Who Does It Benefit?
First and foremost, hybrid education benefits the students.
One of the traditional criticisms of homeschooling is that it denies students the social interactions that are so important at those ages. Well, hybrid homeschooling smartly solves that issue. Without giving away too much about the other main feature of a homeschool education: control over the curriculum.
Nonetheless, hybrid homeschooling is also beneficial to schools looking to find new ways of delivering their services and growing their student population.
In other words, it’s a win-win situation.
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How Hybrid Homeschooling Is Changing Education
According to Forbes, hybrid homeschools blur “the lines around what we consider a school.”
Additionally, with the arrival of new technologies, families find it easier to get high-quality resources and networking and collaborating opportunities.
Another great benefit is that hybrid schools “aren’t bound by centralized state curriculums.”
This allows communities of similar-minded families to collaborate. They can also work alongside colleges or educational networks to create curriculums according to their interests and/or beliefs.
Hybrid Homeschooling Pros
I’ve already mentioned some of the main pros of a hybrid education. Now let’s dig deeper into some of its benefits:
- Parents still have a say in curriculum-design
- Students get to socialize with kids their age
- Personalized attention
- Some states allow homeschool expenses to be redeemable through their Educational Savings Accounts programs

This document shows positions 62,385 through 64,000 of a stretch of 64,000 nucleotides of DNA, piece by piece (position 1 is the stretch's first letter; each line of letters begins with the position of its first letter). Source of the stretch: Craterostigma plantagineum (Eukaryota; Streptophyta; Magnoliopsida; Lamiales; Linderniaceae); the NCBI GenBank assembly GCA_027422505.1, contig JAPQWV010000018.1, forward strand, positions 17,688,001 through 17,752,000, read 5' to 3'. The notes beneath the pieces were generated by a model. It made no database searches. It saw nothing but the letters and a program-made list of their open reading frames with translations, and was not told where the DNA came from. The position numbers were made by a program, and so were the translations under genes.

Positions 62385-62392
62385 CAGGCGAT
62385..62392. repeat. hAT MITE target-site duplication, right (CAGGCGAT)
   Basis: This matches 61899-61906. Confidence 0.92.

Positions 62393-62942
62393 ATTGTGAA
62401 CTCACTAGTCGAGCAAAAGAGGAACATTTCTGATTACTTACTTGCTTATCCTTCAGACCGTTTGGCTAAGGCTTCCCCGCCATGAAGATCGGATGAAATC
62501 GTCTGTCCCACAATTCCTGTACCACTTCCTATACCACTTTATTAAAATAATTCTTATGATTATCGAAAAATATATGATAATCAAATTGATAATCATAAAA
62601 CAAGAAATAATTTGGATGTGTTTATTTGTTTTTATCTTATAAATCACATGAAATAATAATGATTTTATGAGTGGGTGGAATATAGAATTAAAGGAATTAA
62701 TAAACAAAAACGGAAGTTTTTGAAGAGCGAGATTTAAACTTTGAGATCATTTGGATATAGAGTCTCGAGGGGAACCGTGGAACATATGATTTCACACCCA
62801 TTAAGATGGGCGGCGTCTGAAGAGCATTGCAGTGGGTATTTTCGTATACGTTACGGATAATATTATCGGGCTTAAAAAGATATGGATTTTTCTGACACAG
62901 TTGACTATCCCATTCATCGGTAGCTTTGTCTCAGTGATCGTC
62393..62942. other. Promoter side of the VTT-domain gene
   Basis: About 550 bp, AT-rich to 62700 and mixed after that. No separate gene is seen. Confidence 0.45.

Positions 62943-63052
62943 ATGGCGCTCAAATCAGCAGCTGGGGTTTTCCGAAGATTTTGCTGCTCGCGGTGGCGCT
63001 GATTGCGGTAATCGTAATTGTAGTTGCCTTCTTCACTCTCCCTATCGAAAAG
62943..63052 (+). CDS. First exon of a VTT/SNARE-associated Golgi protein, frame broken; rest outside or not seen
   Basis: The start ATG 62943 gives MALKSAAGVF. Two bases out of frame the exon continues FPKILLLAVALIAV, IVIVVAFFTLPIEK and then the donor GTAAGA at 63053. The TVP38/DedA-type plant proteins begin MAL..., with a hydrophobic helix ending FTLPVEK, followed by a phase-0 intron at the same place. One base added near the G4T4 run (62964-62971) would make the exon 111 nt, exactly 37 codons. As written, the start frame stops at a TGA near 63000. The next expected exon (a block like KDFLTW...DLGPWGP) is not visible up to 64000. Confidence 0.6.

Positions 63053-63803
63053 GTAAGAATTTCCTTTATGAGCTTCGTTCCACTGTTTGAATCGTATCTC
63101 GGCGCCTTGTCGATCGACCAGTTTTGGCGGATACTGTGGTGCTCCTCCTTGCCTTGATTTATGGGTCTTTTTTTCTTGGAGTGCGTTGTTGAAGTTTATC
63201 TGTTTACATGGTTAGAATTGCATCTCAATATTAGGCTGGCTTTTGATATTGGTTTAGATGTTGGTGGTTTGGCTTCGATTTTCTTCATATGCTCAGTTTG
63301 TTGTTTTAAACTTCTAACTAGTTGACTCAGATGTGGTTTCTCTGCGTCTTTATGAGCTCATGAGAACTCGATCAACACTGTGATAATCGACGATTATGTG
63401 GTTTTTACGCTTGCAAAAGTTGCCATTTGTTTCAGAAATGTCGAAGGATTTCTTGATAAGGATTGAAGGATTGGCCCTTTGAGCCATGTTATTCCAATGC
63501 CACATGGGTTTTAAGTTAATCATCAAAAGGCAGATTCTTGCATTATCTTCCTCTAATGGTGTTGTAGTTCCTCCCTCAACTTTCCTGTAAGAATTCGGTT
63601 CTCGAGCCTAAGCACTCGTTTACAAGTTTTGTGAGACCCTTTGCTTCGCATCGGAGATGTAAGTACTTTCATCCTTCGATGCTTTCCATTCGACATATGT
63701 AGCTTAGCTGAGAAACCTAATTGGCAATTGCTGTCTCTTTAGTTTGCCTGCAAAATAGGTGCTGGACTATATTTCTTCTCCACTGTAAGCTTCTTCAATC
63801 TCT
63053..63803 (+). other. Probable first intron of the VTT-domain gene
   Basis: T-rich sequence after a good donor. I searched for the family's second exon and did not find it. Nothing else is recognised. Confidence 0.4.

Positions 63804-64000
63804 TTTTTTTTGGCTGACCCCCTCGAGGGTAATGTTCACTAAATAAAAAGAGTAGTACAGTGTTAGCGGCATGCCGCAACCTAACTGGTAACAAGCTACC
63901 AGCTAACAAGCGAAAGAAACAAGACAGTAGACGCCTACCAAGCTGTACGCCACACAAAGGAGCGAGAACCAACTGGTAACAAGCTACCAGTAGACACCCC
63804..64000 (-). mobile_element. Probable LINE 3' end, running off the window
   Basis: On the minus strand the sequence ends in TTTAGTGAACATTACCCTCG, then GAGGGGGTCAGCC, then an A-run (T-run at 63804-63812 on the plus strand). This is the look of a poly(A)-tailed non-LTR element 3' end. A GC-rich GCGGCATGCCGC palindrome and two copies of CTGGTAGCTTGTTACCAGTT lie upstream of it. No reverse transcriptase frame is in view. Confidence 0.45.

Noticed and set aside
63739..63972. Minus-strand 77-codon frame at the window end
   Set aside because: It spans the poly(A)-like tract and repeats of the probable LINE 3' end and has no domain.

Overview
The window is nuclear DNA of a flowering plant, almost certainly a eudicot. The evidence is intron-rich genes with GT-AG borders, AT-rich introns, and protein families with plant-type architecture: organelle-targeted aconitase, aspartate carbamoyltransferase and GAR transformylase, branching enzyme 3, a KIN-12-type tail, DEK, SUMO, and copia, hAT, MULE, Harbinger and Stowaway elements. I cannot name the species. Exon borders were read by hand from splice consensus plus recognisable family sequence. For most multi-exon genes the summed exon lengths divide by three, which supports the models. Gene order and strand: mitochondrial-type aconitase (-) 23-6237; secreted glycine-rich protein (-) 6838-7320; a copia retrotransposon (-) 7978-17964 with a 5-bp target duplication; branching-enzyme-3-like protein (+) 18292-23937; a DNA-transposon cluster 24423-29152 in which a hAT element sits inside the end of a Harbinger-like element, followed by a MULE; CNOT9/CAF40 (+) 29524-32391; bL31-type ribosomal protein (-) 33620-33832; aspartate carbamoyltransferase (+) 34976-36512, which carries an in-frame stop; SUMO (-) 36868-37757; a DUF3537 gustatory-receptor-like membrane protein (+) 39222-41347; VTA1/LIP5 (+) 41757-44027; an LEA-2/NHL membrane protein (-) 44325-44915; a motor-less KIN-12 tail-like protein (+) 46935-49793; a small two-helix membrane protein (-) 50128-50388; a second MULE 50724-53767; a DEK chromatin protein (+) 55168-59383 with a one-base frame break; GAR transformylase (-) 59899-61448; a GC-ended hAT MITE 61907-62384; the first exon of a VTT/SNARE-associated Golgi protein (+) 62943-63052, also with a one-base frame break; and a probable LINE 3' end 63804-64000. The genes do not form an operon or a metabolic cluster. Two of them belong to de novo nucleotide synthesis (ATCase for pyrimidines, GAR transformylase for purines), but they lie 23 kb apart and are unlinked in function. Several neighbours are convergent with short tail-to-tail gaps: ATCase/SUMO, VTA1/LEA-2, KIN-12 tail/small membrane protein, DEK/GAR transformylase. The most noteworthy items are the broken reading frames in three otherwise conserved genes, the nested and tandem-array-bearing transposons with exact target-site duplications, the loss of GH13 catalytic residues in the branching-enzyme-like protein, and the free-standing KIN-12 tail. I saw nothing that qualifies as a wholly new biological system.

Hybrid Homeschooling Cons
As with any disrupting idea, hybrid homeschooling also offers its own array of difficulties to be considered before deciding on following this path:
- It eliminates the time flexibility that traditional homeschooling offers (travel plans aren’t as easy to organize)
- For families with several children, it can become challenging to manage the different schedules that each student may have
- It requires a lot of planning and organization
- Offers less control over a child’s education than traditional homeschooling
- Students may find a “negative environment” or a “negative influence” at school
What Are the Challenges for Families Doing Hybrid Homeschooling?
Naturally, I can extrapolate the challenges.
First, I think that the main challenge of hybrid homeschooling is logistics. Planning a week with some days at school and some at home can be difficult. This is particularly challenging when parents and kids are used to a more typical routine.
Hybrid homeschooling also requires an open mind both—from parents and students.
Remember, this is a style of education that offers a lot of advantages. But it’s still in its initial phases and, as such, will undoubtedly suffer some growing pains.
Finally, I think the hardest challenge is ceding some control over our children’s education.
Is Hybrid Homeschooling the Right Fit for Your Family?
That’s a question that nobody can answer for yourself.
New technologies and our ever-changing societies constantly bring different approaches to education. Hybrid homeschooling is a fascinating system that may satisfy your family’s needs. I recommend you do some research. You might want to start by looking if hybrid homeschool options are available in your area.
In the end, hybrid homeschooling is about the future of education. Maybe this is what you’ve been looking for your child.